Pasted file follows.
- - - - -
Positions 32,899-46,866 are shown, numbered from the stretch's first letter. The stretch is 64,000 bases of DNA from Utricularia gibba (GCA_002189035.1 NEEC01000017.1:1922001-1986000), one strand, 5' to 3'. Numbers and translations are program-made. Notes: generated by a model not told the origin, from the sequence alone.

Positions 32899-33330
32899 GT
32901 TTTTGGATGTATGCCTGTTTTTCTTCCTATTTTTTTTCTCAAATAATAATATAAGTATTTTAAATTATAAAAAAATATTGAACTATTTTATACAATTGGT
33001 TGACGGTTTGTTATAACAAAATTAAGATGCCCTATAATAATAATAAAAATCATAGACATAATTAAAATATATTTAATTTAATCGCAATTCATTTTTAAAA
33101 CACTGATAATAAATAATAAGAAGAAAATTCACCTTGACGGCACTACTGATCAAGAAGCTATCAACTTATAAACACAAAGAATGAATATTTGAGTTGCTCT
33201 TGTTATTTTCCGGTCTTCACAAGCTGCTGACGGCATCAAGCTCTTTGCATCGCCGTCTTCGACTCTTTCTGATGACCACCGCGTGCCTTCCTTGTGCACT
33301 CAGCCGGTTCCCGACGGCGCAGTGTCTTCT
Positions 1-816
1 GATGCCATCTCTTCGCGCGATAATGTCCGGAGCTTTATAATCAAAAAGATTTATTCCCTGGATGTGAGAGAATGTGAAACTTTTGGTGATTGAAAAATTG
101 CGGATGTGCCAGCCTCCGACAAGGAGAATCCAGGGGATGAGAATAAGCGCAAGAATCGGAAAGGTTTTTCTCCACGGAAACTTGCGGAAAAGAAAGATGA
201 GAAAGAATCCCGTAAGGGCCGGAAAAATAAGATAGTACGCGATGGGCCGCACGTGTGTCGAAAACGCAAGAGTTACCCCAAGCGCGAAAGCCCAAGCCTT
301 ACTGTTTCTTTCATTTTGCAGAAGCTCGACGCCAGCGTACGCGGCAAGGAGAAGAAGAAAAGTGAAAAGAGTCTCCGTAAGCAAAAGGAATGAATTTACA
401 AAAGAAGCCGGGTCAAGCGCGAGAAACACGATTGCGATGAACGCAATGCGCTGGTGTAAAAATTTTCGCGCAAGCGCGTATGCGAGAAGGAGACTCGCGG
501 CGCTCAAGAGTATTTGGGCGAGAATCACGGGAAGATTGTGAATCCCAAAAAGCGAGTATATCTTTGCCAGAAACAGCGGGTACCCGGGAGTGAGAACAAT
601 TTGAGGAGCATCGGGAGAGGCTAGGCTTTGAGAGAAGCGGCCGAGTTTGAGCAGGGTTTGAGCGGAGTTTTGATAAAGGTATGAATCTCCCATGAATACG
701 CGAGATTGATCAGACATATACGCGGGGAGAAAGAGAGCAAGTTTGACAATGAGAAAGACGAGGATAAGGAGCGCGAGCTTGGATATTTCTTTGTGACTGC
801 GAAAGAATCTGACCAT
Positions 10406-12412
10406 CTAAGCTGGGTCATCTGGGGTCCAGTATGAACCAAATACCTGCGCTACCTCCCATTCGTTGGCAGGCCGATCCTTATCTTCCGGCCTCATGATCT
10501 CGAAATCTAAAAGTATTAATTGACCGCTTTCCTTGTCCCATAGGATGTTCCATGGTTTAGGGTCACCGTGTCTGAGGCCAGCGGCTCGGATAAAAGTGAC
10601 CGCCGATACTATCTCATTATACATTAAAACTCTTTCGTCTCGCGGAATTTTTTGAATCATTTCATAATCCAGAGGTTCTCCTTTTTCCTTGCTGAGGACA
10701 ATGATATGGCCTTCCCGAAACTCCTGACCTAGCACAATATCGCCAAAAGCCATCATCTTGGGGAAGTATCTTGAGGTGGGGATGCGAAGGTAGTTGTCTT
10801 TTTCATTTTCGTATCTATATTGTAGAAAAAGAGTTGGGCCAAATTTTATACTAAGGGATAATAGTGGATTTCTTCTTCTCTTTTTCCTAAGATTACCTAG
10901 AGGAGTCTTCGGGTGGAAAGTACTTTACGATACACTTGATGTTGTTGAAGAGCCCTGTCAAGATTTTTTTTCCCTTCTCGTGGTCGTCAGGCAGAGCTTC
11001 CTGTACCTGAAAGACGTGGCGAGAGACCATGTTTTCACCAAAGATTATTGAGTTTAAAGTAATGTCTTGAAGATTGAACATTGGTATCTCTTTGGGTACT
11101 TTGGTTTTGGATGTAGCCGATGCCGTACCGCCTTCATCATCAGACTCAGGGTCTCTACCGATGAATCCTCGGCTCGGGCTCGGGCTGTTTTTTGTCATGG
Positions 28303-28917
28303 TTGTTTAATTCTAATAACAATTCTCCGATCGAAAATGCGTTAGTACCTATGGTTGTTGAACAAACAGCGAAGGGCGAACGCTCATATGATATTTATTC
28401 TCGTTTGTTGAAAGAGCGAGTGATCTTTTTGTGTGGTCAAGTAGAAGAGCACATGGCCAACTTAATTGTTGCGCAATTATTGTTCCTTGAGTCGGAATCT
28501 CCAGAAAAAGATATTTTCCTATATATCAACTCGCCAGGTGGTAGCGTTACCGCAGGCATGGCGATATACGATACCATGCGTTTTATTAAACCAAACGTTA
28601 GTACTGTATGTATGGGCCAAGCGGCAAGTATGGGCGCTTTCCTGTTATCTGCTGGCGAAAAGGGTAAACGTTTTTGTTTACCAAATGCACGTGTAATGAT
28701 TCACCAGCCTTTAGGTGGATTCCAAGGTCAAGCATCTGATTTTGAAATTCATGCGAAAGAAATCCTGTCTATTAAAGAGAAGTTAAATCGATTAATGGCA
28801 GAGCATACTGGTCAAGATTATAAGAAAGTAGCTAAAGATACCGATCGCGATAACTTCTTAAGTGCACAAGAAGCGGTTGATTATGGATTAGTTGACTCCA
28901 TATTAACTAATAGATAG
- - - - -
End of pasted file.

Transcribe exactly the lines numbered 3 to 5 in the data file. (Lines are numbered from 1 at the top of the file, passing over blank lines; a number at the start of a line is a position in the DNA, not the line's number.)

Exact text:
32899 GT
32901 TTTTGGATGTATGCCTGTTTTTCTTCCTATTTTTTTTCTCAAATAATAATATAAGTATTTTAAATTATAAAAAAATATTGAACTATTTTATACAATTGGT
33001 TGACGGTTTGTTATAACAAAATTAAGATGCCCTATAATAATAATAAAAATCATAGACATAATTAAAATATATTTAATTTAATCGCAATTCATTTTTAAAA